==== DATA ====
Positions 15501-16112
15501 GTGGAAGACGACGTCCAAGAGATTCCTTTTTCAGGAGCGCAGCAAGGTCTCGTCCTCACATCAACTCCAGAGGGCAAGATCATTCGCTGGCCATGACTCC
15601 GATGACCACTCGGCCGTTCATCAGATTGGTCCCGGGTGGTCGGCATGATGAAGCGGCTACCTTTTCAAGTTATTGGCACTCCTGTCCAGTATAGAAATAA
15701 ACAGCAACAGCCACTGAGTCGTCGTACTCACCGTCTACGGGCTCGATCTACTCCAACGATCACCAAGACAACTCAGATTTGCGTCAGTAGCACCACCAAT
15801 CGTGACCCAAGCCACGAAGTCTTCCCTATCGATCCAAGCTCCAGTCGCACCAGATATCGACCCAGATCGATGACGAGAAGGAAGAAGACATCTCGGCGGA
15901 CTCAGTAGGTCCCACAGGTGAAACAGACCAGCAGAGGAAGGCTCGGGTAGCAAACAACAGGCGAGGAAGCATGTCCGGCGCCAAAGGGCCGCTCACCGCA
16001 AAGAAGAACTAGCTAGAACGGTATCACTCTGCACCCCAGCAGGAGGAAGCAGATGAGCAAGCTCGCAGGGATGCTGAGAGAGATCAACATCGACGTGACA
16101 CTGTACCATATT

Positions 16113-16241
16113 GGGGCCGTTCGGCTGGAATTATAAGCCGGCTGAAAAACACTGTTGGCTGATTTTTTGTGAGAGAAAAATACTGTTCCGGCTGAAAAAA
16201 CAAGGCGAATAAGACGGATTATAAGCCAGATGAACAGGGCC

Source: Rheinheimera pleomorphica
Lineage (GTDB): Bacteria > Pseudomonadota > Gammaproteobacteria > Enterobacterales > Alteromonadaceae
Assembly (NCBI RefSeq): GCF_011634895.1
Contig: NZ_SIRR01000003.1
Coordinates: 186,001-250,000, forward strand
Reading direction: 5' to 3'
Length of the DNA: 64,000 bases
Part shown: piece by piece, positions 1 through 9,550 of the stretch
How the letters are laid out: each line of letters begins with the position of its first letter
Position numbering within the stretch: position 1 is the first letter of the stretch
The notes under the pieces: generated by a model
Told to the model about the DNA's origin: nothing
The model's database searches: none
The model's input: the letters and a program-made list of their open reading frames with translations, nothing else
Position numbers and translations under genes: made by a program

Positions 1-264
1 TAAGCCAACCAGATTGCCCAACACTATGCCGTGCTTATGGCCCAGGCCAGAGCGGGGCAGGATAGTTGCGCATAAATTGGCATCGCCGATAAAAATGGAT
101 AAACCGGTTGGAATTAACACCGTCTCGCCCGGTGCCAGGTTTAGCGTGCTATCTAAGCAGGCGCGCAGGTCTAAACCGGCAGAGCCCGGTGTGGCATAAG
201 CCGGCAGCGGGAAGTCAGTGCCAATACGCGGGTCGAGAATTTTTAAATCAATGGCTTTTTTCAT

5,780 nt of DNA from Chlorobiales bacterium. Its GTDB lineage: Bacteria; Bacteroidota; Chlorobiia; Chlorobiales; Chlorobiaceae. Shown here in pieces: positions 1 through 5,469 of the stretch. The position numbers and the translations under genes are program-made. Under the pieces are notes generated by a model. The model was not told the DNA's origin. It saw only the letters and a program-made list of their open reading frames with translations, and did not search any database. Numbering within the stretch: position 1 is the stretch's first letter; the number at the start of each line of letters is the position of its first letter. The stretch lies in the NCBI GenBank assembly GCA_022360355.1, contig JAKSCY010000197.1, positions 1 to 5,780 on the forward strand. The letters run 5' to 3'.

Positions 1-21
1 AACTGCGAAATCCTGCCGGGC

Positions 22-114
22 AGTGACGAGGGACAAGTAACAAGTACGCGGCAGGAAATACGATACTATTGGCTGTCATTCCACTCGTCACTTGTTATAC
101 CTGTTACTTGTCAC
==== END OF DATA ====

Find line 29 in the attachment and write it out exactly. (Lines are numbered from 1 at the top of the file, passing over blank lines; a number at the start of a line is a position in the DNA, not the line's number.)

101 AAACCGGTTGGAATTAACACCGTCTCGCCCGGTGCCAGGTTTAGCGTGCTATCTAAGCAGGCGCGCAGGTCTAAACCGGCAGAGCCCGGTGTGGCATAAG